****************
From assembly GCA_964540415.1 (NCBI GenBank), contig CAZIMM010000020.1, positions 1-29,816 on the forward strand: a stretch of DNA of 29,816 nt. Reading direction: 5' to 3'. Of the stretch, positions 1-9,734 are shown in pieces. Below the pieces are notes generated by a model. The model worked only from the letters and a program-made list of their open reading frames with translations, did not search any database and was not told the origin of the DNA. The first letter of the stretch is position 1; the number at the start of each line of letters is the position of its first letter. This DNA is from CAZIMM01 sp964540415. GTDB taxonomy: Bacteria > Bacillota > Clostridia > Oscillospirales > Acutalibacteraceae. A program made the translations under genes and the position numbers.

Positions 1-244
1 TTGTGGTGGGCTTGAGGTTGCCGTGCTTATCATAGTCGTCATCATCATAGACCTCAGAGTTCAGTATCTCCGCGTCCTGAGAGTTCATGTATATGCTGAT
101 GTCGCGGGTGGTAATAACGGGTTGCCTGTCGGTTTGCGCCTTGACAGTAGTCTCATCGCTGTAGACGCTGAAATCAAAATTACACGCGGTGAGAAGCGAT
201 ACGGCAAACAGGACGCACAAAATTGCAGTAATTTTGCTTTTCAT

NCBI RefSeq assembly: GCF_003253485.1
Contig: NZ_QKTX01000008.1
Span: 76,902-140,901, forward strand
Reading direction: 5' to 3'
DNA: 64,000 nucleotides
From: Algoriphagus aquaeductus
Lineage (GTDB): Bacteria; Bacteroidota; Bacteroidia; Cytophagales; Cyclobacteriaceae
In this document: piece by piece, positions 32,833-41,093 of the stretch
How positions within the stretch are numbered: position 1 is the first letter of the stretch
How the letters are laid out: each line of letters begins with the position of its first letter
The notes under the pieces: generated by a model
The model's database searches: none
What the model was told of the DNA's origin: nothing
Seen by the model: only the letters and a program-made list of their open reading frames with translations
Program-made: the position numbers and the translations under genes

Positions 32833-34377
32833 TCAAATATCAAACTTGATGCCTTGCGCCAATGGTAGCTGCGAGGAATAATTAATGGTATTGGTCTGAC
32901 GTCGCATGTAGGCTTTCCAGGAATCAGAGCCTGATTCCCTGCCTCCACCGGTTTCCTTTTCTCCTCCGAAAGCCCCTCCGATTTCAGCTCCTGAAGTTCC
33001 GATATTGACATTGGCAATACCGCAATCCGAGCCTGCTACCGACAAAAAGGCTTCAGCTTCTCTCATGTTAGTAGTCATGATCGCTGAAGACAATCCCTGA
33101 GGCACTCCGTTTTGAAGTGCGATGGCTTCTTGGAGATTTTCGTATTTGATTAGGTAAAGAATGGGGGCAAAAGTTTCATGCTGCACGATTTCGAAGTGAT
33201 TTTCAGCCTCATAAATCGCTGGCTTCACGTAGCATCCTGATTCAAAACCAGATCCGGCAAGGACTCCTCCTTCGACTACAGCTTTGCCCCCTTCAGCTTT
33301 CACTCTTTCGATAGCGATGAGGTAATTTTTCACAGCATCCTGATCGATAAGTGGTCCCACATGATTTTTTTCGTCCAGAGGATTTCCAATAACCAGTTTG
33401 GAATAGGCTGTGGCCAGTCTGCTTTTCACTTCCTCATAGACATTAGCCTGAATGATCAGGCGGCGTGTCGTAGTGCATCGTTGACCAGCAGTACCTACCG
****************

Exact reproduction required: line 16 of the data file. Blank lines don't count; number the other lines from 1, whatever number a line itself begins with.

The notes under the pieces: generated by a model